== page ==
Same-sex marriages should be legal by Christmas if Border politicians’ confidence in the Federal Parliament proves to be true.
The country’s “yes” verdict means legislation will be put to a conscience vote and Farrer’s Sussan Ley and Indi’s Cathy McGowan have indicated they will vote “yes”, in line with their personal beliefs and the electorates’ postal survey results.
“For those who have really been waiting for this, it is a celebration,” Ms Ley said.
“I’m confident in the next two sitting weeks of both houses we will have this done and dusted because unlike a lot of legislation, there’s tremendous willingness on all sides from all parties to do this and do it well.”
She said she was pleased with the high number of people who participated and hoped everyone could accept the umpire’s decision.
“It’s a good result and now it’s time to move on, legislate same-sex marriage and keep the Parliament working hard for Australia,” she said.
“I understand many people in my electorate didn’t support and don’t support same-sex marriage and I completely respect that.
“I’m going to make very sure as the legislation comes before Parliament with all of its amendments that the people who are uncomfortable about this, because of the protection for religious freedom, have their concerns noted, looked after and respected.”
The wording of the marriage act will be the next issue to be dealt with, but the Farrer MP said she would look at the amendments before making her call.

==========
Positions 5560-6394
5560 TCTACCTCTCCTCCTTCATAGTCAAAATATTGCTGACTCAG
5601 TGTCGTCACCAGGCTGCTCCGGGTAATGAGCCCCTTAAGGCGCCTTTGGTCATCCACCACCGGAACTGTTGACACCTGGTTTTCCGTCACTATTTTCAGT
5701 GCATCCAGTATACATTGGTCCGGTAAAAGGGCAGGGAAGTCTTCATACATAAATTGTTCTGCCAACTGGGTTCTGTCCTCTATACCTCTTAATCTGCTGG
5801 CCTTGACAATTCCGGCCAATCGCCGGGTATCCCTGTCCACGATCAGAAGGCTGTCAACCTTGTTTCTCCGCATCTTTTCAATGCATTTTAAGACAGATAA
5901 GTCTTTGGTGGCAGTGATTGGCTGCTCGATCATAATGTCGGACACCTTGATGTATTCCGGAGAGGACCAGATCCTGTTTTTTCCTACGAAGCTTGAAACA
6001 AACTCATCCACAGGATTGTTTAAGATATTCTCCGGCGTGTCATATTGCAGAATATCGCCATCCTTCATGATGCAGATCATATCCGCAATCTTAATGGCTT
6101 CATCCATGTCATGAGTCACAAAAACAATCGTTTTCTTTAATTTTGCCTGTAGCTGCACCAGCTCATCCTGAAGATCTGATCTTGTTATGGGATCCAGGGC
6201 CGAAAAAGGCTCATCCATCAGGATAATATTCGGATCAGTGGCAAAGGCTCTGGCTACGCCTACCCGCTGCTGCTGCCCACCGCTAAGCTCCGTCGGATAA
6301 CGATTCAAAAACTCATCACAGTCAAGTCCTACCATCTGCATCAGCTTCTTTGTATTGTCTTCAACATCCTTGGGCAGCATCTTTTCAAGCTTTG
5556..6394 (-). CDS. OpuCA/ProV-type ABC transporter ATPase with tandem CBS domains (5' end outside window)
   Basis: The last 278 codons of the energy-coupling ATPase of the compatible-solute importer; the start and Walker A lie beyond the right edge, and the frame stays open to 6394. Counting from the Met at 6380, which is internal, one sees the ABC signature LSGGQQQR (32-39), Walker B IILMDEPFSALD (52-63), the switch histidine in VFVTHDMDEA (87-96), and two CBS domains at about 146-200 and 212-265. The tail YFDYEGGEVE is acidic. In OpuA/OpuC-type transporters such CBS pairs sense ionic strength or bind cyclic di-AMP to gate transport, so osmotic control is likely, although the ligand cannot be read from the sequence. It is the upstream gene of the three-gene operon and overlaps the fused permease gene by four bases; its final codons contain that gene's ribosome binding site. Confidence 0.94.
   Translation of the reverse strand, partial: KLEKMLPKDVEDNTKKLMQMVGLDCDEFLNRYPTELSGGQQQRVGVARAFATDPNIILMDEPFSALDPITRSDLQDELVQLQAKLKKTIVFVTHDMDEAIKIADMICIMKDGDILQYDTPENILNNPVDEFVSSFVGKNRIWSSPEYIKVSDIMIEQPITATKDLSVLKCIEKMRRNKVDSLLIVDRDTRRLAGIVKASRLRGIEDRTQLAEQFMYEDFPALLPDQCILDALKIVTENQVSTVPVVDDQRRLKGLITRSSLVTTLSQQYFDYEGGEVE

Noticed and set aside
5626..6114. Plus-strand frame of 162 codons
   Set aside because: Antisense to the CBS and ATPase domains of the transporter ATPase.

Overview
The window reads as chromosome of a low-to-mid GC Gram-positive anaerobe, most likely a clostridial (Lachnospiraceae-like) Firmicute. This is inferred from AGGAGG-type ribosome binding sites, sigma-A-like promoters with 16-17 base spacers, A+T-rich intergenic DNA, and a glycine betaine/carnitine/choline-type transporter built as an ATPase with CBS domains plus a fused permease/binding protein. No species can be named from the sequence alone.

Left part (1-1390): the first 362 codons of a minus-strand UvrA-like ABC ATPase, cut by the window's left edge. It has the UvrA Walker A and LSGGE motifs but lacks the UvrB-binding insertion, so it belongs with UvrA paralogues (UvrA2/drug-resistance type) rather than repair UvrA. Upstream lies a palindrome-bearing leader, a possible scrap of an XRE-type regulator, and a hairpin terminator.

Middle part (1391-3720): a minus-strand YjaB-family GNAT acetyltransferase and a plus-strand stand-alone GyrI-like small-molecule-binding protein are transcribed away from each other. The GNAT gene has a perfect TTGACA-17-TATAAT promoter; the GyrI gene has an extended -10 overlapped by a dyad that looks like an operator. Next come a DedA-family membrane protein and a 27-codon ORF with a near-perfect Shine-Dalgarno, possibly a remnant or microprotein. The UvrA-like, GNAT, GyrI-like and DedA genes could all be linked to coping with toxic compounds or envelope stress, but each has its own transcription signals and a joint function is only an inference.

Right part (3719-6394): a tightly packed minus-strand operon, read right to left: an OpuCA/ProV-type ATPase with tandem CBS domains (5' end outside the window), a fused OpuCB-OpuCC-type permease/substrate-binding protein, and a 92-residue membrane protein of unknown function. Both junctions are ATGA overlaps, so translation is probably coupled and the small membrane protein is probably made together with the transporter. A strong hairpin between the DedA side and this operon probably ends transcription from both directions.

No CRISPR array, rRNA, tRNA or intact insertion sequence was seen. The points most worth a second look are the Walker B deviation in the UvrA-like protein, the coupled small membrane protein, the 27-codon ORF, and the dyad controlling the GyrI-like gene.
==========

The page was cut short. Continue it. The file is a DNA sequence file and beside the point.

“We don’t want Australia to go backwards when it comes to discrimination, particularly for gay and lesbian men and women, but what we do want is to have the concerns addressed around the protection of right and religious freedoms,” Ms Ley said.
Ms McGowan said she supported a change in words from marriage being between “a man and a woman” to “two people”.
She was pleased Indi’s above average “yes” vote.
“I’ve always believed that my representation accurate the feelings of my electorate and this validates it,” she said.
“There’s a general acceptance that we’re a progressive, egalitarian community and we liked people being treated well. I think that’s why people are pleased and happy with the result.”
Albury Marriage Equality campaigner Toni Johnson said there would be no rest and the group would push for Ms Ley to campaign for fair legislation without discrimnination.
“She said ‘yes’, she has to fight for us now and get a really good bill,” she said.
“We can’t go backwards in time, we have to go forwards.”
Ms Johnson said she had sadly been told of people in the LGBTI community being approached with negative comments after the verdict was handed down, but has encouraged them to not waste their energy on any fights.
Indigo mayor Jenny O’Connor said she was delighted with results of the postal survey and proud the community made its wishes “abundantly clear on this issue”, demonstrating values of acceptance and inclusion.
“When almost two thirds of those who participated say ‘yes’, we are obliged to listen. I hope now that the federal government will act to get legislation into the parliament before Christmas,” she said.
“Our community has spoken out on this issue with a resounding yes and we must respect that.”